Barbara B. Walker
Ph.D., University of Michigan, 1994
Mack Social Sciences, MSS 107
Phone: (775) 784-4303
Professor Walker teaches a variety of courses in the area of modern Russian and European and Inner Eurasian History. In the Core Humanities program she teaches The Modern World (CH 202). In the History Department at the 200-level she teaches a regional survey of Inner Eurasian history, Nomads to Nations in Inner Eurasia; at the 300-level, the national surveys Russia to 1900 and 20th century Russia and the Soviet Union; and in her 400-level series of seminars on Topics in Russian and Eastern European History, she has taught Women, Family and Community in Russian History, Politics and Society in Modern Eastern Europe, The World of Joseph Stalin, Soviet Dissent, Literature and Society in Modern Russia, and Russia of the Romanovs. She also teaches History 300, Historical Research and Writing, for History majors. As a USAC guest professor in Lueneburg, Germany during the spring of 2004, she taught East Germany and ‘The Beautiful West,’ and Hitler’s Germany. At the graduate level she teaches History 712, Seminar in Modern European History , and History 780, Seminar in Methdology, as well as fields in modern Russian and Soviet history and modern European history including a field in family and community in modern Europe. She is also available for special readings courses and senior theses in her areas of expertise with both undergraduate and graduate students.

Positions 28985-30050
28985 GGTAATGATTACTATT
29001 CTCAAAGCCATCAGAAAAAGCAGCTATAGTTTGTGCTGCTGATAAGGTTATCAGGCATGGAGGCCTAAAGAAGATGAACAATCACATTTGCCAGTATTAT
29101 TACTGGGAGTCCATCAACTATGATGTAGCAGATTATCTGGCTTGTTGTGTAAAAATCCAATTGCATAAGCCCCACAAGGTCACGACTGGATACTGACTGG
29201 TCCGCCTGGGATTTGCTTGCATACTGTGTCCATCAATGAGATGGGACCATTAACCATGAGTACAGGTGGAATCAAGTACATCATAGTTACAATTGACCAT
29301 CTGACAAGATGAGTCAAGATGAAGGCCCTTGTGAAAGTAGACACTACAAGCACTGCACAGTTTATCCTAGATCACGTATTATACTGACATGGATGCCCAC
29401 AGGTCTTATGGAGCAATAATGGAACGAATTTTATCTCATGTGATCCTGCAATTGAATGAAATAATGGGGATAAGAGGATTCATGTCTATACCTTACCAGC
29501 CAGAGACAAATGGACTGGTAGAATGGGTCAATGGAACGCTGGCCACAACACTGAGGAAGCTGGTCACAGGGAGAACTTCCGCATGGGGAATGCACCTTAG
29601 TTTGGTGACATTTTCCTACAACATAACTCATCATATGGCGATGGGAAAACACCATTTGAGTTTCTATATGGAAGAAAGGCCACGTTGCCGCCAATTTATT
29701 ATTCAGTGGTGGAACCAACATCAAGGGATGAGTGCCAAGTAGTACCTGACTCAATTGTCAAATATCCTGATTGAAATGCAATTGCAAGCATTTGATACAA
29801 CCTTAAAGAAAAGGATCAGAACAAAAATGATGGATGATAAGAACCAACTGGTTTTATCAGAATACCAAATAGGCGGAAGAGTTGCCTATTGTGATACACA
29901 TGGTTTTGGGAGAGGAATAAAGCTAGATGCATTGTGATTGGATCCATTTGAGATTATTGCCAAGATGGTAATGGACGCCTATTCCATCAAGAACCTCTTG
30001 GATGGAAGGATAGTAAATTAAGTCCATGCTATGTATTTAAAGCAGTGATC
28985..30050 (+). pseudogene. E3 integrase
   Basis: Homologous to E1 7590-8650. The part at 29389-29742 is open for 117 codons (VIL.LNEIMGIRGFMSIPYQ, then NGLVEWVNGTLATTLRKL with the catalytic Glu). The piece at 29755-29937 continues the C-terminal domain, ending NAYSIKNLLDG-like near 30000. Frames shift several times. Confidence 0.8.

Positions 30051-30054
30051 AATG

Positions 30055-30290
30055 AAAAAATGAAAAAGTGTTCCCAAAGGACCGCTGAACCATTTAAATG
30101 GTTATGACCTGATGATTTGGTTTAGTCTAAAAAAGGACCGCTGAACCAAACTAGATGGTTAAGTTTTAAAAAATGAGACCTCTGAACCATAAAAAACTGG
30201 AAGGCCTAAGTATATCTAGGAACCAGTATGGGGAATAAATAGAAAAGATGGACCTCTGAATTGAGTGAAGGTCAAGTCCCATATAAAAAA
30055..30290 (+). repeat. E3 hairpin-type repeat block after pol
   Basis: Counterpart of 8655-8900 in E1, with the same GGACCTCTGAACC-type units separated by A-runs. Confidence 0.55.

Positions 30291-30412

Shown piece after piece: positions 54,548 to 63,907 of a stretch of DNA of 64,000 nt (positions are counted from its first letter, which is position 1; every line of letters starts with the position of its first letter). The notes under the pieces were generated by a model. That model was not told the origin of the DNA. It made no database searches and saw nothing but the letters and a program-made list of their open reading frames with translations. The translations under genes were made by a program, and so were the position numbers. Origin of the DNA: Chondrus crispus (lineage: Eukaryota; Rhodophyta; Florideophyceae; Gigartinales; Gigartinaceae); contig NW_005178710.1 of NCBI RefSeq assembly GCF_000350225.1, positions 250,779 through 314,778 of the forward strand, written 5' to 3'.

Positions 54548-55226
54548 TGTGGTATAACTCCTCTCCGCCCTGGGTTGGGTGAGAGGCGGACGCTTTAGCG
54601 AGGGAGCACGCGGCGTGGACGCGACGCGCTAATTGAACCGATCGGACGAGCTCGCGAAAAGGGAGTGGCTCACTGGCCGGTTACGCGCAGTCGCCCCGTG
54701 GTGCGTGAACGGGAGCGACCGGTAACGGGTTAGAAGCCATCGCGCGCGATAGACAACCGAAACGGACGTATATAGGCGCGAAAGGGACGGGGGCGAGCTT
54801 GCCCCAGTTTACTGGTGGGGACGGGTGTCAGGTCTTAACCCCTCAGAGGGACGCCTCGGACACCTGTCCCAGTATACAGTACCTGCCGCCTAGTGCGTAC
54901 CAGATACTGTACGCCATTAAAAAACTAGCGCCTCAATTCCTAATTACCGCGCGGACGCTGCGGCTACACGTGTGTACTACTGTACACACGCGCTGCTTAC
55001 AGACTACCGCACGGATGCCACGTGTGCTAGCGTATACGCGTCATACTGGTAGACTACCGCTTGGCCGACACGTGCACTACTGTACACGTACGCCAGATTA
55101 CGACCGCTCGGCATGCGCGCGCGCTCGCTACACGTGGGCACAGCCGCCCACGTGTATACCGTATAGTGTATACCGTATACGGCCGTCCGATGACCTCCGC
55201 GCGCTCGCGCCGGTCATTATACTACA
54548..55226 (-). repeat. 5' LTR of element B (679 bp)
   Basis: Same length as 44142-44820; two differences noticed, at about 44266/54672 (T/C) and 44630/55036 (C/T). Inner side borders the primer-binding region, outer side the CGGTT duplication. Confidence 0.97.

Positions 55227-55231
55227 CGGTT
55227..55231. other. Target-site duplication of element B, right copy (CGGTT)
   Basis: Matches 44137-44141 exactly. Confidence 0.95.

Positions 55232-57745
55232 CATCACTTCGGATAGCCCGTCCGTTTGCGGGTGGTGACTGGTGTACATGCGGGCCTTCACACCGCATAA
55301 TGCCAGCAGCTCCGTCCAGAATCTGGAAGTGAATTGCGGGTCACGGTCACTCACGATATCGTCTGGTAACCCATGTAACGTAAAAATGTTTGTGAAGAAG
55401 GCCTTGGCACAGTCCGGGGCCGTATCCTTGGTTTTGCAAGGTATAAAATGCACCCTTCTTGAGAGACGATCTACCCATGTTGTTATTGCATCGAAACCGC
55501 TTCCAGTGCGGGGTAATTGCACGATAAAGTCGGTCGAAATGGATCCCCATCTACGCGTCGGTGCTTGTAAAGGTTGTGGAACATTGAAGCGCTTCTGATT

As a research scholar, Professor Walker is presently working on the Cold War encounter between Soviet and American information experts.
Rise of the Original Information Generation: Soviet and American information experts between market and state in the Cold War (working title). In preparation.
Maximilian Voloshin and the Russian Literary Circle: Culture and Survival in Revolutionary Times. Bloomington, Indiana: Indiana University Press, 2005.
“The Moscow Correspondents, Soviet Human Rights Activists, and the Problem of the Western Gift,” in The Russian Experience: Americans Encountering the Enigma 1917 to the Present, eds. Beth Holmgren and Choi Chatterjee. New York: Routledge, Oct. 2012.
“Pollution and Purification in the Moscow Human Rights Movement of the 1960’s and 1970’s,” Slavic Review 68, no. 2 (Summer 2009) 376-395.
“Moscow human rights defenders look west: their attitudes toward US journalists in the 1960’s and ‘70’s,” Kritika: Explorations in Russian and Eurasian History, 9,4 (Fall 2008): 905-27.
“Joseph Stalin, “Our Teacher Dear:” Mentorship, Social Transformation, and the Russian Intelligentsia Personality Cult Across the Revolution of 1917,” in Personenkulte im Stalinismus / Personality Cults in Stalinism, ed. Klaus Heller and Jan Plamper. Göttingen: Vandenhoeck & Ruprecht, 2004.
"Kruzhok Culture and the Meaning of Patronage in the Early Soviet Literary World,” Contemporary European History II , I, Special Issue: Patronage, Personal Networks and the Party-State (2002): 107-123.
“(Still) Searching for a Soviet Society: A Review of Recent Scholarship on Personal Ties in Soviet Political and Economic Life,” Comparative Studies in Society and History, 43:3 (July 2001): 631-42.
"On Reading Soviet Memoirs: A History of the “Contemporaries” Genre as an Institution of Russian Intelligentsia Culture from the 1790’s to the 1970’s," The Russian Review 59 (July 2000): 327-52.
"Kruzhkovaia kul’tura i stanovlenie sovetskoi intelligentsii: na primere Maksimiliana Voloshina i Maksima Gor’kogo," Novoe literaturnoe obozrenie 40 (December, 1999): 210-222.
- HIST 296: Nomads to Nations in Inner Eurasia
- HIST 300: Historical Research and Writing
- HIST 395: Russian History to 1900
- HIST 396: 20th Century Russia and the Soviet Union
- HIST 469/669: Topics in Russian and East European History
- HIST 712: Seminar in Modern European History
- HIST 780: Seminar in Methodology
- CH 202: The Modern World